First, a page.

Whats An Inoculant


For my beans and peas (legumes)

Legumes are a wonderful group of plants comprised of beans and peas. If you are not sure if it's a legume take a look at the flowers. All legumes have the same kinds of flowers as peas. Some other plants have pea like flowers but none are the same as the true peas.

The special thing about legumes is that they are able to fix nitrogen from the atmosphere and make is useable to themselves and other plants. They do this with nodules on their roots which contain a special kind of bacteria - a good bacteria, not all bacteria are bad. These bacteria form a symbiotic relationship with the legume plants. This means that the plants give them something they want in this case sugars and starches as food, and the bacteria give the plant something it wants, nitrogen in a form it can use.

In order for this to work the bacteria must be present in the soil around the plant which then creates some protective tissure around it in the form of the root nodules and the process of making the nitrogen begins. In some cases these bacteria are present in the soil around the plant and easily make a lasting relationship with it. However in many cases the bacteria is not present. If this is the case the plant cannot make nitrogen and it and the plants around it suffer.

These plants and bacteria are fussy. Each plant needs a specific type of bacteria for this to work. If this specific type of bacteria is not present still no nitrogen. Nodules may still form on the roots of the plant, but they don't function. Functioning nodules are pink or reddish when cut open, while non fuctioning ones are tan while green ones mean they are dying.

Because it's such a hit and miss case if the right bacteria are present many legume seeds come coated with an inoculum so when the seed starts to grow the bacteria it needs is right there with it. Bear in mind that the bacteria have to be within 2 mm (0.078") from the root of the plant to be of any use to it. So you need to have a LOT of bacteria in the soil if you don't have a coated seed.

It is very important to have inoculated seed if you are sowing in a new area, an area where the conditions are harsh such as poor soil, salty areas or areas with either too much or too little water. It's also important in areas where the land has been used for one type of plant for a long time. This could be a field where the farmer has only grown corn or soy beans or it could be your lawn where you have only grown grass.

Monocultures are really bad for diversity. If you grow the same thing in the same place all the time it depletes the soil of the nutrients that particular plant needs, but it also starves any other bacteria, fungi or soil micro organisms that would normally live in healthy soil. There is nothing there for them to survive on. So if you suddenly introduce another plant - such as a legume - there is no natural beneficial bacteria or any other kinds of soil micro organism that would help that plant along. So you need to introduce them with your seed in order to make the plant grow better and help make your new plant environment a healthier place.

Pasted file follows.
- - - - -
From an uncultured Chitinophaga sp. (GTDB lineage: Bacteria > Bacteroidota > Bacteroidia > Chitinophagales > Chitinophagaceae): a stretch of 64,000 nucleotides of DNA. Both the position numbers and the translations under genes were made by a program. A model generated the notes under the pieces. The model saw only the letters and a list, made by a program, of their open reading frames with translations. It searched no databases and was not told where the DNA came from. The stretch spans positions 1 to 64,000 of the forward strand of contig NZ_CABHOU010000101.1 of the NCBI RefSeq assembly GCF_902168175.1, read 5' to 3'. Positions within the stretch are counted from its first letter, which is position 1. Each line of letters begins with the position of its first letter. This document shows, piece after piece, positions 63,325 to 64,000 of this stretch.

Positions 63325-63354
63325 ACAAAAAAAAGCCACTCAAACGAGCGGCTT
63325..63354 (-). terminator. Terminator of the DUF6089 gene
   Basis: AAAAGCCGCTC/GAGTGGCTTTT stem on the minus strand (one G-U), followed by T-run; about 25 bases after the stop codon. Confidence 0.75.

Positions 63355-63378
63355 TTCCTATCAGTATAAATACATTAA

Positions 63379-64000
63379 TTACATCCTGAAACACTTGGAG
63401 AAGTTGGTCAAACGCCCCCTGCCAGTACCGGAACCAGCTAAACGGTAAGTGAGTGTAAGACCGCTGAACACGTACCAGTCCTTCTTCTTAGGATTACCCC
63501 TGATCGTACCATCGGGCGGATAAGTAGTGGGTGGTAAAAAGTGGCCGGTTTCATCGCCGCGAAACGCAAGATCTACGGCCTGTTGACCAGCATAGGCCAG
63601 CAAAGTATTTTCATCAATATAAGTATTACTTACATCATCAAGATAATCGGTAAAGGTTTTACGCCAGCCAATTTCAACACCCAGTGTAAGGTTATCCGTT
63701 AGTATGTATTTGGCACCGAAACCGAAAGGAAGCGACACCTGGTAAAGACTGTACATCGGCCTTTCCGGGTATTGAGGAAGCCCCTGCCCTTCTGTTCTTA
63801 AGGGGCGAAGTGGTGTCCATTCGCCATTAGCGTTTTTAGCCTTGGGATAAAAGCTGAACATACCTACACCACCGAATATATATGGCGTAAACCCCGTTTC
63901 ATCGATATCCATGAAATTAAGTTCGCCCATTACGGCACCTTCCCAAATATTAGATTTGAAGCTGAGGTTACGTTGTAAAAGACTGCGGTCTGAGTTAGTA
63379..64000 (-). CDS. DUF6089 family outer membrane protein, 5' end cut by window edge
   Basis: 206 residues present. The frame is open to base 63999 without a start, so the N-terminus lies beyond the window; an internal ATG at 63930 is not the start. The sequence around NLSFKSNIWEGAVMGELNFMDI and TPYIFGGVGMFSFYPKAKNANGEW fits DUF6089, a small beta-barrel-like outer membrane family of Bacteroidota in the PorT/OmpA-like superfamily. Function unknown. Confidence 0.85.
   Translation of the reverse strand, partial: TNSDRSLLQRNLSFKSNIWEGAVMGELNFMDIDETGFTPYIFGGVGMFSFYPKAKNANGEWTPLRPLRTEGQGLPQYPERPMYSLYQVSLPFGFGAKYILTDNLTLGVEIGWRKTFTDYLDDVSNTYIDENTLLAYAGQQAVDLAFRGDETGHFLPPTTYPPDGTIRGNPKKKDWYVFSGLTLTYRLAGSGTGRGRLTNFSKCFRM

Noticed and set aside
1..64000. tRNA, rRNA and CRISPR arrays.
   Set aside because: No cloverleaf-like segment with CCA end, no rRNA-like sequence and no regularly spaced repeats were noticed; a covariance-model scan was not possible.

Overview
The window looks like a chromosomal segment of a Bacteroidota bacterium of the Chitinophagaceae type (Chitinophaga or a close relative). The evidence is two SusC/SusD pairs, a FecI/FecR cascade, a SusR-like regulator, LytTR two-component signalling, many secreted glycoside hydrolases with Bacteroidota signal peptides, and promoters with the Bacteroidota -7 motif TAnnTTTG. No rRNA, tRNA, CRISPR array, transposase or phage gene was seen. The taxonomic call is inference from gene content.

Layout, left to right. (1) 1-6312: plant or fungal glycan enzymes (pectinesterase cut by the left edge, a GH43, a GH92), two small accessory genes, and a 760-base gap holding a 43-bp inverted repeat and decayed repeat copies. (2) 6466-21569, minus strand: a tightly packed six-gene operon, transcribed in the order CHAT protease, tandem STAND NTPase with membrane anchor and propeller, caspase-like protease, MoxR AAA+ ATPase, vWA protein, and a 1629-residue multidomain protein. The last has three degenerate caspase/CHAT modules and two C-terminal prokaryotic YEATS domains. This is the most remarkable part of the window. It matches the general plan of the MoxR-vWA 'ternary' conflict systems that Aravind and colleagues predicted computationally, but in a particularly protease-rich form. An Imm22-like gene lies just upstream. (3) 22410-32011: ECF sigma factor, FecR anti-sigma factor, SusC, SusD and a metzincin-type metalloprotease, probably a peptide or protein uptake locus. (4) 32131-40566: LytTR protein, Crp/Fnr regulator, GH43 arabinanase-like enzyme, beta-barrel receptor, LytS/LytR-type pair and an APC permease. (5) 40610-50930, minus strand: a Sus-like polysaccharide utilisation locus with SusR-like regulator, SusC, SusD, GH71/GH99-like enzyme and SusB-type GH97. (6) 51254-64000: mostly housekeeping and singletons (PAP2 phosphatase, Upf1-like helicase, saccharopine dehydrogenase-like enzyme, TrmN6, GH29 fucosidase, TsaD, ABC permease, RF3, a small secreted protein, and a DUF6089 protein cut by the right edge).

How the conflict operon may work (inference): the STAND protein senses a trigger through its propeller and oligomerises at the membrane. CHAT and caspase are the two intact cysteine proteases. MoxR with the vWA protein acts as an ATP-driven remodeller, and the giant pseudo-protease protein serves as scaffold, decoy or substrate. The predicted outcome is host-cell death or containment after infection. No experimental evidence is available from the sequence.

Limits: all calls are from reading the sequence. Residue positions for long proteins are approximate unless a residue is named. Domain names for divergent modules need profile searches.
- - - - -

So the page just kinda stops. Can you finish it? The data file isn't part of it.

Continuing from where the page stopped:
If you have a diverse healthy garden with good rich soil you have been working on to build up and rotate a lot of your plants around, then most likely you will have some of the right inoculant bacteria near your plants.

Still confused? Try this analogy.

You have a symbiotic relationship with your pizza parlor. You want their pizza and they want your money. You give them money they give you pizza. Neither of you can survive without the other one - well maybe some people could but a lot of students couldn’t.

Now maybe you only like a specific type of pizza say, Pizza Hut Pizza, and hate Dominos. (the opposite could also be true, pick your favorite and worse pizza and plug into the name slots). You would go to any lengths to get Pizza Hut pizza and not eat Dominos if it was the last pizza on earth. If there is no Pizza Hut near you you are going to be unhappy and not eat pizza as often as you would if there was one on the corner of your block. You have to go to enormous lengths to get the pizza you want which makes life much harder for you than so you don't survive as well.

Now what would happen if you suddenly got moved to a new area where there were NO pizza parlors? (your lawn or old monoculture field). You don't have a car so you can't drive to a pizza parlor, which by this reckoning is over 50 miles away! You need someone to come along and open a pizza parlor in your neighborhood so you can be happy and thrive again.

So make your plants happy. Make sure you don't plant monocultures and ensure that if you plant new legumes you give them the right inoculant or have inoculated seed.

Floral Encounters
341 Sharon Rd.
Hightstown, NJ 08520



Janice Hazeldine PhD is the owner and head grower of Floral Encounters an organic Medicinal Herb farm that is also a designated sanctuary for pollinators.